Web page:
Tuesday, July 5, 2011
INDEPENDENCE -- The city of Independence has offered $875,000 to buy 62.5 acres of farmland it has slated for a sports field complex at the northeastern edge of town.
The move was prompted by a recent bankruptcy declaration by the property owners, Olsen Agriculture, and unclear expectations on an original land acquisition proposal between the two sides, said City Manager David Clyne.
City Council unanimously voted to seek a deal with the company last week, offering $500,000 due at closing and $375,000 payable over five years.
Olsen Agriculture agreed to essential terms, but a purchase hinges on federal court approval.
"The Olsen family has shown a lot of class on how they dealt with this to help them meet their and our needs," Clyne said.
Olsen Agriculture filed for Chapter 11 bankruptcy on June 1.
Independence has worked with the firm since 2007 on an agreement that entailed the city making a portion of the company's 62.5 acres suitable for them to commercially develop.
In exchange, Independence would have received 50 acres of farmland off Highway 51 to establish soccer and baseball fields and a new boat launch along the Willamette River.
The National Guard has visited the site during the past few summers and donated labor, with soldiers grading and redistributing dirt for the project. The Guard just wrapped up their final stint there last week.
An outright purchase was necessary, as the original agreement for the land swap was unclear in areas for both parties, Clyne said. He declined to discuss specific details, though offered that some objectives could have been cost prohibitive for the city.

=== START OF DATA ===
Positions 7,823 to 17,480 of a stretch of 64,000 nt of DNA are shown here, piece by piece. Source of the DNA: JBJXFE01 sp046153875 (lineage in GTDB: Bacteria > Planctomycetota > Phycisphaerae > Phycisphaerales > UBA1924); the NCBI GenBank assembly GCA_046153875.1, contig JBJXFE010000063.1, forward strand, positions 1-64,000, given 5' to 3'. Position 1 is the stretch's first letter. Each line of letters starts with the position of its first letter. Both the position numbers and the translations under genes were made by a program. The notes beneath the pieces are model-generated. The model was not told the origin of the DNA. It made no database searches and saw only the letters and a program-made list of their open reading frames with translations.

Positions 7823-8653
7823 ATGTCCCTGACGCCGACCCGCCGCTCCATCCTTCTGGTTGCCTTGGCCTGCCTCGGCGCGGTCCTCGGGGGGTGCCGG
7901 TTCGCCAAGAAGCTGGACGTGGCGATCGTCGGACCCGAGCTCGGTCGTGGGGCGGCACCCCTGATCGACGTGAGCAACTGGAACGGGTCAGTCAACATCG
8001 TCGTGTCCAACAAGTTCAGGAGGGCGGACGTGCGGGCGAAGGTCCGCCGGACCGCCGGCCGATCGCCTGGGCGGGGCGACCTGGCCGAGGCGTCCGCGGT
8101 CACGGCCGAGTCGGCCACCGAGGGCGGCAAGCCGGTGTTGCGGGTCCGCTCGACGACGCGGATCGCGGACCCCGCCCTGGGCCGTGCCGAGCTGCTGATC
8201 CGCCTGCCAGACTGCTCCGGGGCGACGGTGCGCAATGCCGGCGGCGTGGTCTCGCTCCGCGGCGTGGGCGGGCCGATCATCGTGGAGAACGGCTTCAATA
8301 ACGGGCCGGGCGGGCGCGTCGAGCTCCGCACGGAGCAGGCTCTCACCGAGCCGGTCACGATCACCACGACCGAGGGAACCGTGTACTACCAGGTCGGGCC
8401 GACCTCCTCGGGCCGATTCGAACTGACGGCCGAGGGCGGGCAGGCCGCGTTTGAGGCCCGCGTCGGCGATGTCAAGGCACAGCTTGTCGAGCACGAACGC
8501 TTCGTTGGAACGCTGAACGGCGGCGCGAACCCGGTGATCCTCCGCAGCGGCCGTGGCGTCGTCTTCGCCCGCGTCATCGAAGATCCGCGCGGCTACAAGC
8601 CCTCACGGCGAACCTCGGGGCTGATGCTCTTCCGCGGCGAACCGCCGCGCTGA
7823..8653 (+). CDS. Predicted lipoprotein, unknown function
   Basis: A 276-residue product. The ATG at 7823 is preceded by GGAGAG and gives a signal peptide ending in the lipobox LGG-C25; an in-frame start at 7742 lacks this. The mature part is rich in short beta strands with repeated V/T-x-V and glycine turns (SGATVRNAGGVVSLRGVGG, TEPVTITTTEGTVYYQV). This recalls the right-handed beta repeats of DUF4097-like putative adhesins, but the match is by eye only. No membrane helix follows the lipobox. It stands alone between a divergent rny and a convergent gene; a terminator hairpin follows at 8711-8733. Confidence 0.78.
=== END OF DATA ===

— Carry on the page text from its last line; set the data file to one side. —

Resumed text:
The bankruptcy proceedings also played a role, he said.
Independence has spent $500,000 on the project to date. In-kind labor from the Guard, meanwhile, probably amounts to seven figures. And the city was due to receive state funds for a new boat ramp.
"When you go into bankruptcy, assets get put into a big pool," Clyne said. "Everybody with an interest looks for their share.
"To us, it made no sense to walk away from it at this time, given how much money and goodwill all sides have put in. We're committed to the project."
A land purchase might seem curious considering the city's own finances. Independence has been grappling with budget issues during the last two years and recently eliminated 20 percent of its staffing.
But a deal wouldn't worsen the city's economic health, per se, Clyne said. Independence had earmarked transportation system development charges (SDCs) to pay for paving of the upper portion of the land and road improvements that may included sidewalks, planters and gutters.
"We're cutting back on the road work for this deal and will use the balance to pay for the property," Clyne said. "We were already obligated to use this money."
The city would also seek to sell the upper 12.5 acres.
"We expect to recoup the majority of our investment through a resale of that," Clyne said.
Clyne said the city will be able to work on the project at its own pace and on certain components as funding allows. Seeding for the soccer fields will probably happen this fall.